A Tragedy of Errors.
On Feb. 21, 2010, a convoy of vehicles carrying civilians headed down a mountain in central Afghanistan and American eyes in the sky were watching. "The Americans were using some of the most sophisticated tools
in the history of war, technological marvels of surveillance and intelligence gathering that allowed them to see into once-inaccessible corners of the battlefield. But the high-tech wizardry would fail
in its most elemental purpose: to tell the difference between friend and foe." FOIA
of US cockpit and radio conversations and an interactive feature
provide a more in-depth understanding of what happened.
posted by zarq
on Apr 10, 2011 -
How two American kids became big-time weapons traders
- "Working with nothing but an Internet connection, a couple of cellphones and a steady supply of weed, the two friends — one with a few college credits, the other a high school dropout — had beaten out Fortune 500 giants like General Dynamics to score the huge arms contract. With a single deal, two stoners from Miami Beach had turned themselves into the least likely merchants of death in history." (via
; previously on arms contractors
posted by kliuless
on Mar 21, 2011 -
"In most cases, when a book that deals with potentially classified military information is due to be published, one of the United States's many government divisions inspect it, redact sensitive parts, and either let publication continue or stop it entirely. But a clash in opinion between the U.S. Army and the Defense Intelligence Agency may lead to the DIA buying up all 10,000 copies of [a] new memoir's first printing
-- and promptly pulping the books." "The publication of Operation Dark Heart
, by Anthony A. Shaffer
, a former Defense Intelligence Agency officer and a lieutenant colonel in the Army Reserve, has divided military security reviewers and highlighted the uncertainty about what information poses a genuine threat to security."* [more inside]
posted by ericb
on Sep 10, 2010 -
a US Intelligence Analyst has been arrested in connection with the "Collateral Murder
" video released by Wikileaks
. According to the article, SPC Bradley Manning was turned in by former hacker Adrian Lamo
based on concerns about Manning's threat to leak an additional 260,000 classified embassy cables.
posted by uaudio
on Jun 7, 2010 -
"Early in the Iraq War, it cost taxpayers $100,000 per year to insure a civilian contractor who was paid $100,000 per year. So the insurance was the same amount as the salary."
"Another very peculiar part of this particular story is that because of another law, the U.S. actually reimburses the insurance companies for any civilians who are injured in a combat situation. So at the very end, the insurance company will ultimately submit the bill to the U.S. government, and they will get paid back for any injury involving a combat wound."
"Let me ask a stupid question
: What is the point of the insurance company if taxpayers are paying for the premium and then also paying for the medical bill?
" [more inside]
posted by webhund
on Jan 12, 2010 -
"In the days surrounding the invasion of Iraq, cover sheets
...began adorning top-secret intelligence briefings produced by [former defense secretary] Donald Rumsfeld's Pentagon. The sheets juxtaposed war images with inspirational Bible quotes and were delivered by Rumsfeld himself to the White House, where they were read by the man who, after September 11, referred to America's war on terror as a 'crusade.'" [more inside]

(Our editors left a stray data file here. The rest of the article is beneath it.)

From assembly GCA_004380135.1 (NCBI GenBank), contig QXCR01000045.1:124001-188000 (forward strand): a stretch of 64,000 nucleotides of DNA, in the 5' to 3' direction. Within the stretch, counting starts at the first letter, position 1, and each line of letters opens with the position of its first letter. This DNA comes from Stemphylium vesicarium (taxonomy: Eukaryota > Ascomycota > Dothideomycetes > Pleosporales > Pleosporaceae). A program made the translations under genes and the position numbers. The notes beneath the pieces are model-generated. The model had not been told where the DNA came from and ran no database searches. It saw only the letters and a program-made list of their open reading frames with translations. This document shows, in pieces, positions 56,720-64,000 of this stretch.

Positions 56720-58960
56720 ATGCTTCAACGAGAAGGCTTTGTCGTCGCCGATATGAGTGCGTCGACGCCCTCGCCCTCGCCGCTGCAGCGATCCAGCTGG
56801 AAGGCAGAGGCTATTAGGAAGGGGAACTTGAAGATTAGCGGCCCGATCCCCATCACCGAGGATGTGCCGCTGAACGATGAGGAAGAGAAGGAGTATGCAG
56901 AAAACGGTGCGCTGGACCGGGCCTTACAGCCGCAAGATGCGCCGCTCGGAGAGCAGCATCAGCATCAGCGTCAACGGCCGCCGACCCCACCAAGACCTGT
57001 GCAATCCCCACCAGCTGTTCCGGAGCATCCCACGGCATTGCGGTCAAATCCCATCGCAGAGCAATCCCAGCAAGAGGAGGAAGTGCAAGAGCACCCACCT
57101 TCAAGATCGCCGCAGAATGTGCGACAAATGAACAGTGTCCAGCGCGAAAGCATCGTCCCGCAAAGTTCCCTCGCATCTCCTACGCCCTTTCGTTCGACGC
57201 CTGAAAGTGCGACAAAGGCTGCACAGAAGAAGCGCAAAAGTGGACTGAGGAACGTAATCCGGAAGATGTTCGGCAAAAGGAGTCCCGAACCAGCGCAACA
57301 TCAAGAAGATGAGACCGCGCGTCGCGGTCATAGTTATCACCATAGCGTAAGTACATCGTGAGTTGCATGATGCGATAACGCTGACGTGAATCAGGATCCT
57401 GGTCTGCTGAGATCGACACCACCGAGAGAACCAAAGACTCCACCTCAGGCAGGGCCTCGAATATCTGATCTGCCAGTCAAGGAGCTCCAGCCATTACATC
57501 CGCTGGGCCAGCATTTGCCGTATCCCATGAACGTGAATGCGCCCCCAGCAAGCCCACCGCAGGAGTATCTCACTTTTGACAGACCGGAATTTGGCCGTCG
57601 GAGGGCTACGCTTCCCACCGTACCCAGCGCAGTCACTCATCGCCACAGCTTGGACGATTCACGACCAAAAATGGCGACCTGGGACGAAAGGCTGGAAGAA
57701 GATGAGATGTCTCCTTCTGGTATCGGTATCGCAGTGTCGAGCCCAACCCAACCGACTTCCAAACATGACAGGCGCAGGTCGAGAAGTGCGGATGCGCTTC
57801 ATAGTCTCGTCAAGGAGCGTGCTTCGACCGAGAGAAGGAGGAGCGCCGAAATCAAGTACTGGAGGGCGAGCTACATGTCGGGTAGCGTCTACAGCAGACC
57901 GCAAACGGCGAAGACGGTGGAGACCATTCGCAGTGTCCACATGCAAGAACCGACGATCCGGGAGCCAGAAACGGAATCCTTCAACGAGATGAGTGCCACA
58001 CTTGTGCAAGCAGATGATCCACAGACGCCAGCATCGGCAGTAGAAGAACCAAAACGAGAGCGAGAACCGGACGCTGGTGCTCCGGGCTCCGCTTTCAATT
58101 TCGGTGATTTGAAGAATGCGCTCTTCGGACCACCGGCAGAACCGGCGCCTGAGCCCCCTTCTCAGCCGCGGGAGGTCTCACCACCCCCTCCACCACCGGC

posted by ericb
on May 17, 2009 -
Television military analysts are wooed, courted, and privileged by the Pentagon.
An in-depth investigative report by the New York Times
uncovers logrolling, shilling, touting, back-scratching, and just plain bias on the part of the experts that television networks put on the air to talk about the war. Some of them appear to be as good as owned by the Defense Department. "The effort, which began with the buildup to the Iraq war and continues to this day, has sought to exploit ideological and military allegiances, and also a powerful financial dynamic: Most of the analysts have ties to military contractors vested in the very war policies they are asked to assess on air. Those business relationships are hardly ever disclosed to the viewers, and sometimes not even to the networks themselves."
posted by Mo Nickels
on Apr 19, 2008 -
War vs. Democracy: Untold Stories from the Lynch / Tillman Hearing
-- ...U.S. soldiers whose injuries or deaths remain mired in secrecy. Pat Tillman's brother and fellow Army Ranger Kevin Tillman advocated strongly for other families still waiting for answers. ... "The family was told, it was -- quote -- 'an ambush by insurgents.' Two years later, they found out that those -- quote -- 'insurgents' happened to be the same Iraqi troops that he was training. Before his death, he told his chain of command that these same troops that he was training were trying to kill him and his team. He was told to keep his mouth shut." ...
Thorough and eye-opening examination of the many ways the military spun, lied, withheld information on soldier deaths and injuries for propaganda purposes (and even delayed action until cameras were present in the Jessica Lynch
posted by amberglow
on May 12, 2007 -
"She speaks about her situation calmly, occasionally laughing at her own predicament and her struggle with what she originally thought was mental illness....Like Girard, Naylor describes what she calls "street theater" -- incidents that might be dismissed by others as coincidental, but which Naylor believes were set up. She noticed suspicious cars driving by her isolated vacation home. On an airplane, fellow passengers mimicked her every movement -- like mimes on a street." Link goes to a Washington Post story - reg. may be required.
posted by Sticherbeast
on Feb 5, 2007 -
Their view is that psyops can be directed toward global transregional audiences.
My view is that that’s not possible because it directs psyops against our own friends and allies and even at our own public. ... In Mind Games, Columbia Journalism Review thoroughly examines the disintegrating lines between Public Affairs, Psy-Ops, IO, the public, and the truth. Some old friends are mentioned too: the Lincoln Group
, the Rendon Group,
the Pentagon, our own media, and others. If truth is our greatest weapon, as Rumsfeld has said, how can the administration hope to prevail in an information war when it is not honest with itself?
posted by amberglow
on May 1, 2006 -
"I've been silent long enough...
My sincere view is that the commitment of our forces to this fight was done with a casualness and swagger that are the special province of those who have never had to execute these missions--or bury the results." Marine Lieutenant General Greg Newbold, the Pentagon's former top operations officer, becomes the latest military insider to raise his voice against the "zealots" who led the US into war in Iraq. He writes in Time